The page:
JJ: The Space Age.
WLS: The Space Age. Exactly, exactly.
JJ: Which is kind of an amazing piece for the ensemble that you have performing the string group. A nine piece group.
JJ: Wadada Leo Smith joins us on the checkout. We’re talking about Ten Freedom Summers, what I believe to be just a complete masterwork. Honestly.
WLS: Well… it’s…. It has for me been the most consuming and the most kind of reflection, meditative, contemplative zone that I’ve ever been in. In my life. And I didn’t know what to call it, the collection, until like two and a half years before I completed it, ok. I didn’t know what to call it. I didn’t want to call it like a Civil Rights…. just that. But because of the playwright August Wilson, and what is it called, Pittsburgh Cycle, ok. He had took a whole decade, a whole century, ten centuries, and uh…. I had played in the first production of that. By tape, by audio tape, ok. Dwight Andrews who was in my ensemble at the time was selected to be the music director of Ma Rainey’s Black Bottom. It was showcased at Yale/New Haven rap. I lived in New Haven, Dwight was going to Yale College. So they asked him to transcribe the music from records and re-record it with new musicians. I was the trumpet player on that. So I have a connection with August Wilson even though I never met him. But I saw that play, ok, and then it impressed me. So when I’m trying to figure up a name, I kind of felt like August Wilson has been a major influence on my thinking. That it’s not just history that we’re tracing this element through, but it’s cultural. Ok. And that’s the primary connection, is that he sought to make a play about culture that would demonstrate this historical presence of African Americans in this society over a hundred years. And it just popped into my head. “How about Ten Freedom Summers, Wadada?” And I said “Well, I like that. That’s pretty cool.” And I looked it up and wrote it down. I looked at it and it looked good. And, uhh… that’s what I started calling it.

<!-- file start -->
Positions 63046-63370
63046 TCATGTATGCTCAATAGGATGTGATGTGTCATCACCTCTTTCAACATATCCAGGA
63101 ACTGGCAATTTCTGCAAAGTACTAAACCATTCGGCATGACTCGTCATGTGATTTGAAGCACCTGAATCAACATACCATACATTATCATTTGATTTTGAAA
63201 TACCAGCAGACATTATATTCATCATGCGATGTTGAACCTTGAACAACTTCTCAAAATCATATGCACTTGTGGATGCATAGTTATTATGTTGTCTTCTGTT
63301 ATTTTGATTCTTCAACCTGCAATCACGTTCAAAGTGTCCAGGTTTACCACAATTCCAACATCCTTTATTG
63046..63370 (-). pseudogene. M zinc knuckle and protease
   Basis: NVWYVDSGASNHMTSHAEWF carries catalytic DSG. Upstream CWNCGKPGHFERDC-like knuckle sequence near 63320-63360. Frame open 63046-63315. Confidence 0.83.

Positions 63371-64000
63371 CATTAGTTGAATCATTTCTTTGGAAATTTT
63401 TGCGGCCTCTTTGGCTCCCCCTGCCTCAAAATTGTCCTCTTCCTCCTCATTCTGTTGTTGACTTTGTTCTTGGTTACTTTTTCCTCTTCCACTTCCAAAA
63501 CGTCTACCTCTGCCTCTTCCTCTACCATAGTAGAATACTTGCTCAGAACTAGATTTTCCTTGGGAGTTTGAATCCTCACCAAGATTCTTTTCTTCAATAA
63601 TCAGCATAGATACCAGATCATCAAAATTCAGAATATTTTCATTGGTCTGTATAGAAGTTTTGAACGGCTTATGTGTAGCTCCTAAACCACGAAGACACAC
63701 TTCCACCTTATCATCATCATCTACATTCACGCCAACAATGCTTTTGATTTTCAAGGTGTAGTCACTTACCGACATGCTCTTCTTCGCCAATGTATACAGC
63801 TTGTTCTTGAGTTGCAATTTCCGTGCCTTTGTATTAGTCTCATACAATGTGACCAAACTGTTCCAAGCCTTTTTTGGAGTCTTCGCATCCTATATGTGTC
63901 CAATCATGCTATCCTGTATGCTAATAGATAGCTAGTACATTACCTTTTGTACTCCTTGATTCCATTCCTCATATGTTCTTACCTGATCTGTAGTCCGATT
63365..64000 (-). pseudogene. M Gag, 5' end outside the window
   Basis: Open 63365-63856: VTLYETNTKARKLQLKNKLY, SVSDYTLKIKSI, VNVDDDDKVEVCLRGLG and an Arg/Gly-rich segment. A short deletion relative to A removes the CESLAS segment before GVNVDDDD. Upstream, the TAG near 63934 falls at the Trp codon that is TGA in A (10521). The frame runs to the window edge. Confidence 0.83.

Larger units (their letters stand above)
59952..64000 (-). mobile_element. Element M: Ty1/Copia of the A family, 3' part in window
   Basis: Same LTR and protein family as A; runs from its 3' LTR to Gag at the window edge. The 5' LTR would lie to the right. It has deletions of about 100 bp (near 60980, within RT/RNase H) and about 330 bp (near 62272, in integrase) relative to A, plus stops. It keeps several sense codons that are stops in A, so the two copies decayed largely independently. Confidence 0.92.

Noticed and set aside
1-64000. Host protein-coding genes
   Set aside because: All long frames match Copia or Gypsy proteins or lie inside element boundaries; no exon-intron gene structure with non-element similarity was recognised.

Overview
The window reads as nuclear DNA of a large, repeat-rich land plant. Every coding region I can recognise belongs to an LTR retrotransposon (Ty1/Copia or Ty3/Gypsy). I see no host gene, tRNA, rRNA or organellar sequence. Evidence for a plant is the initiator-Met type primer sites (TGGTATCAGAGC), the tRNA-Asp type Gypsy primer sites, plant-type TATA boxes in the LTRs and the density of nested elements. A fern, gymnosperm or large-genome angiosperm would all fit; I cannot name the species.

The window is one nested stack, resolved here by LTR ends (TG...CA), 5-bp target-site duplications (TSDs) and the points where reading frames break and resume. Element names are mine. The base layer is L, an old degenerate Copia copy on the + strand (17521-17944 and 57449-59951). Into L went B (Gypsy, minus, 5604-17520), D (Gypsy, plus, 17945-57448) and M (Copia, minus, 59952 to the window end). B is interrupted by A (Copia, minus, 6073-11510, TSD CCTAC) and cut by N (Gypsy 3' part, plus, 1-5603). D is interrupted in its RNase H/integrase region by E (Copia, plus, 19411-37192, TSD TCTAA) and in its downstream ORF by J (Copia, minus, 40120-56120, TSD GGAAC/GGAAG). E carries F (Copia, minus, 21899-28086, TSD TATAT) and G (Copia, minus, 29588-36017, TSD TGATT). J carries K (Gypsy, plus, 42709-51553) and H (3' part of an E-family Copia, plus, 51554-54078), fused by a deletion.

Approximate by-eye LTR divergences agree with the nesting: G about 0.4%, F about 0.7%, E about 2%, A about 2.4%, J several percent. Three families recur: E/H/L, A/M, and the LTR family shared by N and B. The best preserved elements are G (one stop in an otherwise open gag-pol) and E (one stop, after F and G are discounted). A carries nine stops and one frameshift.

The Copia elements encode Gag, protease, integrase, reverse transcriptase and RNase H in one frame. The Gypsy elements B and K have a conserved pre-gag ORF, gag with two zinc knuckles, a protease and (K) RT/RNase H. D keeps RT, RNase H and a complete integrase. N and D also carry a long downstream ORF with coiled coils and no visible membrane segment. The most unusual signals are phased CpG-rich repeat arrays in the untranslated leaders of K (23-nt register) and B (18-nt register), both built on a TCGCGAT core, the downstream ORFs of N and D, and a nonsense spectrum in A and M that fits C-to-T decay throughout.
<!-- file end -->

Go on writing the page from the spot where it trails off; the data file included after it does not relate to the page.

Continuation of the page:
JJ: It’s interesting to hear how you described… You said Civil Rights, then you stopped yourself and you said Human Rights.
WLS: Human rights, right.
JJ: And this reminds me, going back to Mississippi, about James Meredith.
JJ: The first person to integrate the University of Mississippi. Ole’ Miss. And he never wanted it to be associated with Civil Rights.
JJ: He believed it to be his human right.
WLS: Right. Right. And that’s correct.
JJ: I want to stay in Mississippi because….
WLS: Then stay there!
JJ: Because the soil is rich there.
WLS: Then stay there. And also the sunrise. You know, it comes up out of the ground. Because where I’m from, it’s all flat land. And when you walk out there, like we would walk out to do farm work. You know, like cotton and corn and watermelons. The whole kind of work that you do in that region. And you get up before the sunrise. And you look out across the field, and you see this thin area of the disc coming out of the ground, and it’s at the bottom of your feet. You really feel very magnificent. You feel kind of like celebrating. Then it comes up and reaches the mid-part of your chest. And you can see the rays popping out. And then it reaches up to your forehead and you can see the rays encircling you, and it also blinds you. And, the next thing you see is that it’s atop of you. And the day is….. it’s on. You know.